L'Abri Journals...ACGray

March 2004
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Time for Flying Kites

Flying Geese

Chalet L'Abri, March 2004

a page from my journal....acg


Now arrives windy March, the month associated with flying kites, at least here north of the equator.  With kites flying around in my gray matter, I warmly recall the Truman Capote classic, A Christmas Memory, which tells how flying kites produced an epiphany.  Autobiographical, Capote spins a yarn about his older distant cousin whom he claims was also his best friend in his earliest growing-up years.  A spinster in her sixties, she had stayed young at heart and identified with his youthful seven years.   Together they scraped and saved their pennies each year to buy the ingredients for fruitcakes they baked at Christmas.  They sent them mostly to near strangers, but one was always mailed to the President and they kept an album of thank you letters from the White House.  On their last Christmas together, each had made the other a kite for a Christmas present and they spent the day flying them. 

     Capote describes the scene:  The wind is blowing, and nothing will do till weve run to the pasture below the house. There, plunging through the healthy waste-high grass, we unreel our kites, feel them twitching at the string like sky fish as they swim into the wind.  Satisfied, sun-warmed, we sprawl in the grassand watch our kites cavort.  My, how foolish I am! my friend cries, suddenly alert, like a woman remembering too late she has biscuits in the oven.  You know what Ive always thought? she asks in a tone of discovery.Ive always thought a body would have to be sick and dying before they saw the Lord.  And I imagined that when He came it would be like looking at the Baptist window: pretty as colored glass with the sun pouring through, such a shine you dont know its getting dark.  And it's been a comfort:  to think of that shine taking away all the spooky feeling.  But Ill wager at the very end a body realizes the Lord has already shown Himself.  That things as they are her hand circles in a gesture that gathers clouds and kites and grass and Queenie (the dog) pawing earth over her bone just what theyve always seen, was seeing Him.  As for me, I could leave the world with today in my eyes.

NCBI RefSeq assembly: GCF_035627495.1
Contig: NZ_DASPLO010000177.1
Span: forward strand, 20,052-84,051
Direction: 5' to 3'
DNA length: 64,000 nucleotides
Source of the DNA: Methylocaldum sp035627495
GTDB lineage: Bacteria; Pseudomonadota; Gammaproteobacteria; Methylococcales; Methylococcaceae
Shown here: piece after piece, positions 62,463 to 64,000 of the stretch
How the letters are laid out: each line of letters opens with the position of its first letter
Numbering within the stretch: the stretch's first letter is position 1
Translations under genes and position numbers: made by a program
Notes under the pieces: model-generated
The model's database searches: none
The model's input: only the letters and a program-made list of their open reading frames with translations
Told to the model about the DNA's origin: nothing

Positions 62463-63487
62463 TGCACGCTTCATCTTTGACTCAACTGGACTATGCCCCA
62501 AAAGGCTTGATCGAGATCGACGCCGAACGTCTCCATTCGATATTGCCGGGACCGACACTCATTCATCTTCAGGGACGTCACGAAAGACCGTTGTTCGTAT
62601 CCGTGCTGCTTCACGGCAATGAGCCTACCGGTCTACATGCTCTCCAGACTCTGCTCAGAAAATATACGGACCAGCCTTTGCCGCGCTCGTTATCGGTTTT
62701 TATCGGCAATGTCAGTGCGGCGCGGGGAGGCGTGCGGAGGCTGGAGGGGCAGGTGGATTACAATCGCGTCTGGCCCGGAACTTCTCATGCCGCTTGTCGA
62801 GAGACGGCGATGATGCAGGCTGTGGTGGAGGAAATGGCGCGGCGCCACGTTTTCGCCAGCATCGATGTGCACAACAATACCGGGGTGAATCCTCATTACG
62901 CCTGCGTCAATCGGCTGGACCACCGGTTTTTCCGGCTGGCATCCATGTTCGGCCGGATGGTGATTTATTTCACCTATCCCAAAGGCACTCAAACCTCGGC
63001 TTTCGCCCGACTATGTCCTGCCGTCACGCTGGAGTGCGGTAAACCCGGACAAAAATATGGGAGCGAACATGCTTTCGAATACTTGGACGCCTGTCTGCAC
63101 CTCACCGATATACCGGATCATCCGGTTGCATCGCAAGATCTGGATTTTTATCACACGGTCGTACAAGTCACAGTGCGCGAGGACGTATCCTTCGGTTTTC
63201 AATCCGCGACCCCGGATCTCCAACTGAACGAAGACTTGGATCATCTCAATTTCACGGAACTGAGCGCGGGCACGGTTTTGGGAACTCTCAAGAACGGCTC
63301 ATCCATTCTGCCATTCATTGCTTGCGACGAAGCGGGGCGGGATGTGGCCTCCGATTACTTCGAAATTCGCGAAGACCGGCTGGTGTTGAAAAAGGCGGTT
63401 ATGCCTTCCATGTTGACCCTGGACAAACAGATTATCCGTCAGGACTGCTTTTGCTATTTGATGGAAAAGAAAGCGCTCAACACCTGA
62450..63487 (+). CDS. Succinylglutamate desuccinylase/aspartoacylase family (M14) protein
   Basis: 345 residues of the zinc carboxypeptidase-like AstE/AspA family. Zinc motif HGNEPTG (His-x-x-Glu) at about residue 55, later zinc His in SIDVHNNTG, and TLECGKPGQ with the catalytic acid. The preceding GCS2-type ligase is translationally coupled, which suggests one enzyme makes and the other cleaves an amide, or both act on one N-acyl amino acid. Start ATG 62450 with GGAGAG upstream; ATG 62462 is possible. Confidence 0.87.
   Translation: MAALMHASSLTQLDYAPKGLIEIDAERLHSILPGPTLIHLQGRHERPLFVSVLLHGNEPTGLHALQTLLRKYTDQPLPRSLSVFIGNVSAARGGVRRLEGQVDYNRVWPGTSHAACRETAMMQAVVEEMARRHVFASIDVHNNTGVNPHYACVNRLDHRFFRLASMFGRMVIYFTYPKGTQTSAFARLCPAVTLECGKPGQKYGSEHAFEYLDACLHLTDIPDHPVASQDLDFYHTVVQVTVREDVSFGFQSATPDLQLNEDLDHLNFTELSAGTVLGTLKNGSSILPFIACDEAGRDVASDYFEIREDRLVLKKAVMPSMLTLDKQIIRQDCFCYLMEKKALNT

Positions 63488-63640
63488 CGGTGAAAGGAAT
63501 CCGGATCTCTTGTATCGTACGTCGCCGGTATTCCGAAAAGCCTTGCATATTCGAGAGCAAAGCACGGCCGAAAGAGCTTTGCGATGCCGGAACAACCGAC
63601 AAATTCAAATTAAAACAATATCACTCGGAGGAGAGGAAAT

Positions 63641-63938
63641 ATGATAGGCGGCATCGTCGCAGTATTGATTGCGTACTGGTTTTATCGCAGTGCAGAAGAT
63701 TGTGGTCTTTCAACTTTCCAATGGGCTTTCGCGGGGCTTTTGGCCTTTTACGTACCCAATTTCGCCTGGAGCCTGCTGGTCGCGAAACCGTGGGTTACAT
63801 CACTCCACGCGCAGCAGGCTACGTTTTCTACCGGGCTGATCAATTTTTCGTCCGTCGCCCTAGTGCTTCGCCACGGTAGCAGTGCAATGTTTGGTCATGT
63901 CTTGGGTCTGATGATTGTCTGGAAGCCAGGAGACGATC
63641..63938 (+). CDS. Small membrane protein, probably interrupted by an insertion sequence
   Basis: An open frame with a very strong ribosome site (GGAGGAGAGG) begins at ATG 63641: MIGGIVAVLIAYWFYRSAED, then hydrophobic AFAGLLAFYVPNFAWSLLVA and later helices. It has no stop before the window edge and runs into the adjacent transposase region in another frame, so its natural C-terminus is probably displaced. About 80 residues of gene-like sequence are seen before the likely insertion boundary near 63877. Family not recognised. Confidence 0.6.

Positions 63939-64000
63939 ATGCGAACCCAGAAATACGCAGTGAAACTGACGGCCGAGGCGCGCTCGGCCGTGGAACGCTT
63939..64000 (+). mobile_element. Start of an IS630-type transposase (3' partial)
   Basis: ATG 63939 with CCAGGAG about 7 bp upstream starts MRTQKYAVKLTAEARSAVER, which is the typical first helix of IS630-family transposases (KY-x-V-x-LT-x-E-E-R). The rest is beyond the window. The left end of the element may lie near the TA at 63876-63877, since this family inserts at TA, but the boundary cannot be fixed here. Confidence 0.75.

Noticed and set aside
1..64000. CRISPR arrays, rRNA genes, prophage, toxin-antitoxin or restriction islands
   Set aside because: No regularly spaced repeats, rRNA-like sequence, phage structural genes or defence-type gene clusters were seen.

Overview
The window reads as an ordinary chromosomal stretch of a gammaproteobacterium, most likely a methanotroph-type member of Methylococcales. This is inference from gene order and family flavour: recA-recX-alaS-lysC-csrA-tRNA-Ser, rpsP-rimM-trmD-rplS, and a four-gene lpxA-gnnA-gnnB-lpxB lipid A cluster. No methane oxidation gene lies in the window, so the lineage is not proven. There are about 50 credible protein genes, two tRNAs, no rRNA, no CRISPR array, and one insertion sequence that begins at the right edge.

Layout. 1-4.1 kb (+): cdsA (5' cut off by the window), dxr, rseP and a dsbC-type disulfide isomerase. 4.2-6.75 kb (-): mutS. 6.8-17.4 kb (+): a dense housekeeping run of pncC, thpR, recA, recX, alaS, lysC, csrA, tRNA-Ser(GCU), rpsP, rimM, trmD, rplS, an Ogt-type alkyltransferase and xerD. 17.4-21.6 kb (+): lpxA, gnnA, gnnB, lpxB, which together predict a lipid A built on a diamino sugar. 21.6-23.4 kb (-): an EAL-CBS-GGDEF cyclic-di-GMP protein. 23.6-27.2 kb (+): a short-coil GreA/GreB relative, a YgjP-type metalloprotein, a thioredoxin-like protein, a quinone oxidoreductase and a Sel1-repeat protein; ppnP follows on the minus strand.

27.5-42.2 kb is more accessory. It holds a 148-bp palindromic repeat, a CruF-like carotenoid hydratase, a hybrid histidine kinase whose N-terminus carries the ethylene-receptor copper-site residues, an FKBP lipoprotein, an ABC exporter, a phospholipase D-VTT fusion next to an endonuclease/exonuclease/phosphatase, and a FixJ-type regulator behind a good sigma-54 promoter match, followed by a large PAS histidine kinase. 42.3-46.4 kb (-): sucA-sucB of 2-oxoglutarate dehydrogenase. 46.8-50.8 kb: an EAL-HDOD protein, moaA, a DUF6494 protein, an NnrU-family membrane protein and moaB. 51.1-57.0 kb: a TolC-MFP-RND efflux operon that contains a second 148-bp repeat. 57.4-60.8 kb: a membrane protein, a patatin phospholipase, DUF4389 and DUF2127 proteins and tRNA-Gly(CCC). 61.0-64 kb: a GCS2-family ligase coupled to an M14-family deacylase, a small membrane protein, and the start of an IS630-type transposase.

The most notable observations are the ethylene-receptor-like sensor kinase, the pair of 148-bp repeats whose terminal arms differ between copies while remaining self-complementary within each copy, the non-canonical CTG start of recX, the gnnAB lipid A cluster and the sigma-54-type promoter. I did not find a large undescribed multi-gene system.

Almost every morning these days I've seen flocks of geese flying north reminding me that spring will soon be on our doorstep again.  I see these flocks as gifts, as reminders that in these confused times the Resurrection of our Lord goes on happening just as spring  keeps on coming precisely on time as ordained by the Governor of the universe.  I see them and breathe my thanks for the stability of faith that no matter the doubtful rumbles these days over the circumstances of Jesuss birth, ministry, and death on the Cross (the controversy renewed in Gibsons film), there breaks forth before me tremendous evidence of His continued presence in the world.  I can assert with Malcolm Muggeridge and with utmost certainty:  He still isthat the Man Who Died is the Man Who Lives.


When you most belong to Him, you most belong to yourself.  Lowest at His feet you stand straightest before everything else.  Bound to Him you walk the earth free.  Fearing Him you are afraid of nothing else.  You bow to Him, but you do not bow to anything else.  You are God's freeman, for you are God's slave.  If  you are centered in yourself, you are a problem if you are centered in God, you are a person.   

E. Stanley Jones,

            The Way to Power and Poise

When I look at the galaxies on a clear night - when
I look at the incredible brilliance of creation,
and think that this is what God is like, then
instead of feeling intimidated and diminished
by it, I am enlarged...I rejoice that I am a
part of it - Madeleine L. Engle